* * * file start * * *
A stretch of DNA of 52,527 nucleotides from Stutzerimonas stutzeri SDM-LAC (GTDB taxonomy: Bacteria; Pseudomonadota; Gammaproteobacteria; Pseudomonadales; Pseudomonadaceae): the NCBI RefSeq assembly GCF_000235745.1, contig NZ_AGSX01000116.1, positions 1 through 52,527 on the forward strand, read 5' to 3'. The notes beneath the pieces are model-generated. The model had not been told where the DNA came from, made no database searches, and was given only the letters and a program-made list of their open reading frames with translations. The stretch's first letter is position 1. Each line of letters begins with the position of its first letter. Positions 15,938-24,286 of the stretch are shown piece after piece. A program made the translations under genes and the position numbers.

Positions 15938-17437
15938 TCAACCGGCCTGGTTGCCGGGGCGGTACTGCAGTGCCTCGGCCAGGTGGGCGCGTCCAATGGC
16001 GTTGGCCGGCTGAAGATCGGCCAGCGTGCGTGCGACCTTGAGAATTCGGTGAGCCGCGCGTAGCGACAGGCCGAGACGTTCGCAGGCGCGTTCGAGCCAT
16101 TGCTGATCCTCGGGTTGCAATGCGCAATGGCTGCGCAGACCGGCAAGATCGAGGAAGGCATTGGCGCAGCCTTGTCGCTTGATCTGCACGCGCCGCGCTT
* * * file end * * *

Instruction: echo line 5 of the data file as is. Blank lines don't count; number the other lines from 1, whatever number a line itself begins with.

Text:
16101 TGCTGATCCTCGGGTTGCAATGCGCAATGGCTGCGCAGACCGGCAAGATCGAGGAAGGCATTGGCGCAGCCTTGTCGCTTGATCTGCACGCGCCGCGCTT